Scientists identify mutation that causes skin hyperproliferation

October 18, 2012

Scientists have identified a mutation in a gene that causes patches of very thick skin to appear on the palms and soles of affected people. This skin disorder is related, albeit in a much milder form, to that of the Indonesian 'Tree Man', Dede Koswara. These thick rough skin patches on hands and feet steadily increase in number as a person ages and often coalesce to form larger lesions. In severe cases, these lesions can be painful and debilitating.

The team of scientists from A*STAR's Institute of Medical Biology (IMB), in collaboration with hospitals and research centres from the UK, Japan and Tunisia, found that this , called punctate palmoplantar keratoderma (punctate PPK), is caused by mutations in the AAGAB gene. Punctate PPK is a rare subtype of palmoplantar keratoderma (PPK), which appears in subtly different forms and seems to have several possible causes. Several families in Singapore are afflicted by different types of PPKs and scientists at A*STAR have also been working with doctors at the National Skin Centre to understand the different forms of this skin disorder.

The identification of the will help scientists to better understand the molecular basis of this disease and potentially lead to a suitable treatment. This discovery will improve the classification and diagnosis of PPKs as well as open the door to novel approaches to treatment of skin disorders. These findings were published in the recent advanced online issue of on 14th October.

The scientists analyzed collected from 18 families from Scotland, Ireland, Japan and Tunisia who had punctate PPK. They showed that the AAGAB gene, which encodes the protein p34, was expressed in skin and had a role in the control of cell division. The depletion in AAGAB led to a deficiency in p34, which resulted in increased cell proliferation in the outer layers of skin, the epidermis, because of an increased growth signal coming through the epidermal growth factor receptor (EGFR). The disruption of EGFR signalling is a feature of abnormal and the discovery suggests that PPK may be a benign form of hyperproliferation.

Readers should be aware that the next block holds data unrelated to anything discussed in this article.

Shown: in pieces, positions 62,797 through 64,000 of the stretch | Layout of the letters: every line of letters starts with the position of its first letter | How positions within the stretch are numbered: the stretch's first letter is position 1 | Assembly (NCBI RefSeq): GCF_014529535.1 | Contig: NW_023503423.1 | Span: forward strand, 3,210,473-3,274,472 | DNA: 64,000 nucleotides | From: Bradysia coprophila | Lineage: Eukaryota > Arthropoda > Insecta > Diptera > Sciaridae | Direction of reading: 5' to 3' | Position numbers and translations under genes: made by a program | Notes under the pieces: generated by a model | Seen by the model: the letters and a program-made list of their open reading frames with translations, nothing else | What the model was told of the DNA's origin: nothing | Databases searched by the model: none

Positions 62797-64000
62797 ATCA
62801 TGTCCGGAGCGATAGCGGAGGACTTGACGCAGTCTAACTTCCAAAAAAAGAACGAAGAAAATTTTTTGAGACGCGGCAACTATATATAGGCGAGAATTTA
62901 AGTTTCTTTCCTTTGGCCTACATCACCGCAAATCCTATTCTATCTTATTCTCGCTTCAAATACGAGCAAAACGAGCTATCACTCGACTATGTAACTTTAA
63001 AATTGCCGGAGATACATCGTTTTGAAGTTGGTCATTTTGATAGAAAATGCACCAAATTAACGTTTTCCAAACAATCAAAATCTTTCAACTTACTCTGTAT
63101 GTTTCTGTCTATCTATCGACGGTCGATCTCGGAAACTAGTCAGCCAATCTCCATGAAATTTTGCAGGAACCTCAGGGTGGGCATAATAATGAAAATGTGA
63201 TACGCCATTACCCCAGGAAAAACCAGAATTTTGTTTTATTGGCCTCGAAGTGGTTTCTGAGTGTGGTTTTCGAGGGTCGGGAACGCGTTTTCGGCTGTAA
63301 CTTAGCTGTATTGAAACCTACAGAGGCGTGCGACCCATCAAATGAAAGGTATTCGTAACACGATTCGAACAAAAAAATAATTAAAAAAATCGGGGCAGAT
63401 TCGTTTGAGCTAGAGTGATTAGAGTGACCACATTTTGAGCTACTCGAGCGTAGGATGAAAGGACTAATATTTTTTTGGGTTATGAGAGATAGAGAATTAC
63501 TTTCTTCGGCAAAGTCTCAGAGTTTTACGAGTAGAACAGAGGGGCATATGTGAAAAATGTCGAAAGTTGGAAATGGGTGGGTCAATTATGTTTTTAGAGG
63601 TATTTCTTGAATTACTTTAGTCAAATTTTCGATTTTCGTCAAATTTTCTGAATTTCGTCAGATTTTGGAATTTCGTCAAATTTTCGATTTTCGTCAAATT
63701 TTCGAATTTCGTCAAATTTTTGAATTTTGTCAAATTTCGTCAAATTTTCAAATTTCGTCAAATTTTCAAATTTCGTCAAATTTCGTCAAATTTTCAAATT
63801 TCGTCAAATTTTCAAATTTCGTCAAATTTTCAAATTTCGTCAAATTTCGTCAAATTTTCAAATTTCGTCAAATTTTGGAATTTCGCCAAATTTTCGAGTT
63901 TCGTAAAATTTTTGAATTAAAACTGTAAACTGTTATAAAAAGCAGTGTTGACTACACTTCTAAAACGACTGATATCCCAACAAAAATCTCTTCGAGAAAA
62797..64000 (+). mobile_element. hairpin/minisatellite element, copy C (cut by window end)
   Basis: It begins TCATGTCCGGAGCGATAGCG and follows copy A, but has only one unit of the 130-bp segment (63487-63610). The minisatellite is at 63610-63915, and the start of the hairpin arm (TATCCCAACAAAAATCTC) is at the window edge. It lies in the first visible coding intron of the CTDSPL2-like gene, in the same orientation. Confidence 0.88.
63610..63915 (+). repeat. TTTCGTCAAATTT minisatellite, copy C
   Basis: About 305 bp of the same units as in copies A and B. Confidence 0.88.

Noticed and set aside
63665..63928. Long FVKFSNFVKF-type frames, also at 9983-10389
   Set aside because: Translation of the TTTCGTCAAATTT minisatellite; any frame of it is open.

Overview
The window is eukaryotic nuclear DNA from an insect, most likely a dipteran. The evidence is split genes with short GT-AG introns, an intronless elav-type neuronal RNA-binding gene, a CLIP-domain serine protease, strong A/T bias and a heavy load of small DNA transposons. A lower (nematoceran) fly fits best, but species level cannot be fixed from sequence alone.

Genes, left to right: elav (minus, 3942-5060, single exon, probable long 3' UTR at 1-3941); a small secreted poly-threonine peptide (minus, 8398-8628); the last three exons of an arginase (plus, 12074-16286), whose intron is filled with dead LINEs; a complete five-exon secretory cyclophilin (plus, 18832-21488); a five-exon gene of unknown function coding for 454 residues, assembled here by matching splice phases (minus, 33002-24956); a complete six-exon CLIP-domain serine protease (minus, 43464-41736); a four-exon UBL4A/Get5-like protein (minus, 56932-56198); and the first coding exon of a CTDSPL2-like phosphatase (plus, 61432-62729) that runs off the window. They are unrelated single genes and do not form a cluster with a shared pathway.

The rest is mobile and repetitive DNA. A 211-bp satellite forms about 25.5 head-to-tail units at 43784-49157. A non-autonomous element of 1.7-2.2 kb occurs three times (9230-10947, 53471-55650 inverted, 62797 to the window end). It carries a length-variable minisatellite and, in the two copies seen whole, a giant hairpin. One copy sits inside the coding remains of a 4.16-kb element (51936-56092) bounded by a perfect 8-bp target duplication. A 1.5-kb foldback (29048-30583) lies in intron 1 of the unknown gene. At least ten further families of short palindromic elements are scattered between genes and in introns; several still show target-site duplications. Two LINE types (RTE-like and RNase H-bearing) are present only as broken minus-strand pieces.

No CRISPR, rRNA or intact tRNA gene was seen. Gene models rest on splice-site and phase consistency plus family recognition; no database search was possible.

Dr Bruno Reversade, Senior Principal Investigator at IMB, who is a member of the team said, "The study of rare genetic disorders can often provide unexpected links; the phenotype seen in punctate PPK patients bears striking resemblance to common warts, and it is tempting to speculate that HPV could also hijack the same pathways to induce skin hyperproliferation. This discovery also demonstrates that EGFR, a hallmark of skin cancer, is part of the molecular explanation of the overproliferation of lesions in PKK patients."

"Every time we find a new genetic mutation that causes a disorder, it helps patients and their families to demystify their condition," said Prof Birgitte Lane, Executive Director of IMB. "With scientists and doctors working towards common goals like this, we find better treatments for more and more of these rare conditions."

Explore further: New approaches may prevent certain side effects in BRAF mutation-positive melanoma

More information: Pohler, E. et al. Haploinsufficiency for AAGAB causes clinically heterogeneous forms of punctuate palmoplantar keratoderma, Nature Genetics. www.nature.com/ng/journal/vaop … nt/full/ng.2444.html

Related Stories

New approaches may prevent certain side effects in BRAF mutation-positive melanoma